Health Reform WK-EDGE 2019 ACA proposal would enhance states’ role, grant flexibility
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Thursday, November 2, 2017

2019 ACA proposal would enhance states’ role, grant flexibility

By Harold Bishop, J.D.

The exiting of health care insurers and increasing insurance premiums have threatened the stability of the individual and small group exchanges in many geographic areas. In previous rulemaking, HHS established provisions and parameters to implement many Patient Protection and Affordable Care Act (ACA) (P.L. 111-148) provisions and programs. As provided in its advance release and fact sheetfor the Notice of Benefit and Payment Parameters for 2019 Proposed rule, HHS is now proposing to amend these provisions and parameters, with a focus on enhancing the role of states in these programs, providing states with additional flexibilities, reducing unnecessary regulatory burden on stakeholders, empowering consumers, and improving the affordability of health insurance.

Expansion of state role. The Proposed rule would expand the state role in the administration of the ACA in several areas:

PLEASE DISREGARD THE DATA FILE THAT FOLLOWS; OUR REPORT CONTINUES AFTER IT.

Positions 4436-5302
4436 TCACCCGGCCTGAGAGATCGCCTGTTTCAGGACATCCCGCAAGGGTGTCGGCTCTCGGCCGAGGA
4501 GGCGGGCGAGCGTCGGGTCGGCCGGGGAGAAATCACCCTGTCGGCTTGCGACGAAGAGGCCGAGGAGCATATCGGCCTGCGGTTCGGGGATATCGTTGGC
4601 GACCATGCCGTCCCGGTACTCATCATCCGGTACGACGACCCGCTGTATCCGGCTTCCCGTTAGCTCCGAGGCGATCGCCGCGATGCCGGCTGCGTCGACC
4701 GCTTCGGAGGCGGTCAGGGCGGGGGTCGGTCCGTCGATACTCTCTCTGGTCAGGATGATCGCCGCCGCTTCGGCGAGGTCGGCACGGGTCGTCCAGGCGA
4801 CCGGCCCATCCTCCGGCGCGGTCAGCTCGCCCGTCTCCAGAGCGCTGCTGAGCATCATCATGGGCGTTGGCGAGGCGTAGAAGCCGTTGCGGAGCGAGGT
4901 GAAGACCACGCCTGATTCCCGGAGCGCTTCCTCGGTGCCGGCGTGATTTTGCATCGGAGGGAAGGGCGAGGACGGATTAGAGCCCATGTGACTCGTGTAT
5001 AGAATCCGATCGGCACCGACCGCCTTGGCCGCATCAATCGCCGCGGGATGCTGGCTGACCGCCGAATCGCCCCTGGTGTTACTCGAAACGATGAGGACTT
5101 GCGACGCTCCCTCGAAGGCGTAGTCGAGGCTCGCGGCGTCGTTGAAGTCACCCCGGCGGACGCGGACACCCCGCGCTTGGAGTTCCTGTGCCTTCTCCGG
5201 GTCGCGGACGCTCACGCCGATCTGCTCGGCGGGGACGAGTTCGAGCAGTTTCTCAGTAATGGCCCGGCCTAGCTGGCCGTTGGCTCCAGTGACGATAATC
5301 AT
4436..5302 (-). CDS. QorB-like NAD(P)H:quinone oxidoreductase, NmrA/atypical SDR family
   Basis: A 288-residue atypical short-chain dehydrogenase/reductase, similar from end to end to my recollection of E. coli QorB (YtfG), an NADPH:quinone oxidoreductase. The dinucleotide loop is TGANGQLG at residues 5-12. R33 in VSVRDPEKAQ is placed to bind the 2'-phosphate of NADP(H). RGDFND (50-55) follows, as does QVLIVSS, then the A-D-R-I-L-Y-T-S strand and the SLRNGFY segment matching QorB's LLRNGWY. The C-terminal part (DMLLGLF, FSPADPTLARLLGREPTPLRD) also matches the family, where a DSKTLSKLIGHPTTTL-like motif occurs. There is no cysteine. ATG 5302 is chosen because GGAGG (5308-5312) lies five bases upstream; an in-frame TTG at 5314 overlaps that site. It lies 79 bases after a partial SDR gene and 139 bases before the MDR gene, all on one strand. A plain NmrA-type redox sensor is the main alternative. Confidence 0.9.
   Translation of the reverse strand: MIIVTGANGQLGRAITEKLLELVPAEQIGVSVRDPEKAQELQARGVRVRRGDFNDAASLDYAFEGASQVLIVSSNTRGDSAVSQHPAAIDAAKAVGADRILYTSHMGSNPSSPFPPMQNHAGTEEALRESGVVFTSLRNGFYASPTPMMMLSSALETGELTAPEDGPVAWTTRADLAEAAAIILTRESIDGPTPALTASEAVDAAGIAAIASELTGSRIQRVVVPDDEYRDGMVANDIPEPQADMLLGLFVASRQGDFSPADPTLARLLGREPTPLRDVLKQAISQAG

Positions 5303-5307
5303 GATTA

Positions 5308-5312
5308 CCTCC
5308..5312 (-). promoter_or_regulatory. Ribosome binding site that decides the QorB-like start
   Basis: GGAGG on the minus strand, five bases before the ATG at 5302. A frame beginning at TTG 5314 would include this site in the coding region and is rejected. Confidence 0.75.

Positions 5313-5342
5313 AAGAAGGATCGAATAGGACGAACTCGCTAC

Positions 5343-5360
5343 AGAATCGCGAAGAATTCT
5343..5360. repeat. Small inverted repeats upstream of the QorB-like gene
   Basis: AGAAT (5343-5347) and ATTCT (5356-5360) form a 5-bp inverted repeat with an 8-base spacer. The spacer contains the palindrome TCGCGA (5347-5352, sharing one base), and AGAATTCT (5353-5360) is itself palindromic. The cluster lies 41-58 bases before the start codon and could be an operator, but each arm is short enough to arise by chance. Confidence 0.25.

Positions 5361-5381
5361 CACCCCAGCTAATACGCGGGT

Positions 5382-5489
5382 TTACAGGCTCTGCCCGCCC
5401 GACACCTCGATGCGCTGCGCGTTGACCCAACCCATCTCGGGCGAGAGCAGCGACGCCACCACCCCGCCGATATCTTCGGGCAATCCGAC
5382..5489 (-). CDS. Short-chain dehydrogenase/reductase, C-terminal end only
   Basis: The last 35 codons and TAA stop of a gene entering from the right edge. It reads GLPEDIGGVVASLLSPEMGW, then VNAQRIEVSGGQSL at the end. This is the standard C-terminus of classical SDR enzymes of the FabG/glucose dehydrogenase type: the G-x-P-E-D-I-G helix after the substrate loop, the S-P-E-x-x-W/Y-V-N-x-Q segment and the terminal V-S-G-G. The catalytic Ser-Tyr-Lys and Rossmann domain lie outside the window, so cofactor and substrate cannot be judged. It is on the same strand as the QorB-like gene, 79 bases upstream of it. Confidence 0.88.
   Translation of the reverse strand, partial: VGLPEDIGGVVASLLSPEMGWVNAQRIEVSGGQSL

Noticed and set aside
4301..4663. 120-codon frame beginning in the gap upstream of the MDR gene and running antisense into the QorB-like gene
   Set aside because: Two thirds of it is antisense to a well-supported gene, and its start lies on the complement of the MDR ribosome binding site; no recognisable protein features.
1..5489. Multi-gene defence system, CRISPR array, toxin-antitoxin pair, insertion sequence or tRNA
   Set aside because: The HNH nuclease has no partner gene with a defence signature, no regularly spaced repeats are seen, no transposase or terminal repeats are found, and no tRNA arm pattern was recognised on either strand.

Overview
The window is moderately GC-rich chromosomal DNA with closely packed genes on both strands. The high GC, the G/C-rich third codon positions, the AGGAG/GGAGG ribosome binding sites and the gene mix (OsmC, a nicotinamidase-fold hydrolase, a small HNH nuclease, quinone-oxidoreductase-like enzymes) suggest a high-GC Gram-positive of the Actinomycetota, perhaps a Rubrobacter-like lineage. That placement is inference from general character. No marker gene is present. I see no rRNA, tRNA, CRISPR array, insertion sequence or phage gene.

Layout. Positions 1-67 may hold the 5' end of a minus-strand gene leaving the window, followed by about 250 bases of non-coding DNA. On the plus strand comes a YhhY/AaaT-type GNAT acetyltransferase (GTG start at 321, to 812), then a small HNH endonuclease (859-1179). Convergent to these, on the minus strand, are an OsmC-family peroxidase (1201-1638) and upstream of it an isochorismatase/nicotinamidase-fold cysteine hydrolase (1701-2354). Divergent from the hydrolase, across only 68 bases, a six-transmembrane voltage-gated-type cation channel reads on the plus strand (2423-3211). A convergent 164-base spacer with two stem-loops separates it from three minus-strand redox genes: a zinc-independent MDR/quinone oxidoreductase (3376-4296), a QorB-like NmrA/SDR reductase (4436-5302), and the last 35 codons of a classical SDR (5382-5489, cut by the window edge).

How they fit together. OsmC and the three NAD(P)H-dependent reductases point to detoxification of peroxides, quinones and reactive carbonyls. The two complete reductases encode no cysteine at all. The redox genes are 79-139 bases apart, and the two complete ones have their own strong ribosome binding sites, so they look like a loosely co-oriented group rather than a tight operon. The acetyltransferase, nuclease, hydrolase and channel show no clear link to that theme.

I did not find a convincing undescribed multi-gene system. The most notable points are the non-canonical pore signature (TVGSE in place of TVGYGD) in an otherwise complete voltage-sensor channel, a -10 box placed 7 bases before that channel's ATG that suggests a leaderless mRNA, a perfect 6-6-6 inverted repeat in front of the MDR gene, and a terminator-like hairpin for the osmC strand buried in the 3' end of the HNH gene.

• Essential health benefits. HHS proposes to provide states with additional flexibility in the definition of essential health benefits (EHBs) and outlines potential future directions for defining EHBs. In addition to providing more market flexibility, HHS believes this would permit states to increase affordability in the individual and small group markets. To assist actuaries in determining whether a state’s selected EHB-benchmark plan is equal in scope to the benefits provided under a typical employer plan, as required by section 1302(b)(2) of the ACA, CMS has provided a draft example of an acceptable methodology for comparing benefits of a state’s EHB-benchmark plan to benefits of a typical employer plan.
  • Exchange innovation. HHS proposes exploring additional ways to support state-based exchanges (SBEs) in adopting innovative approaches to operating and sustaining their exchanges, and to make the SBEs on the federal platform (SBE-FP) model a more appealing and viable model for states.
  • QHP certification process. HHS proposes that states assume a larger role in the certification process of qualified health plans (QHPs), as defined under section 1301 of the ACA, for the federally-facilitated exchanges (FFEs). This would confirm states’ traditional role in overseeing their health insurance markets, and eliminate duplicative state and federal reviews.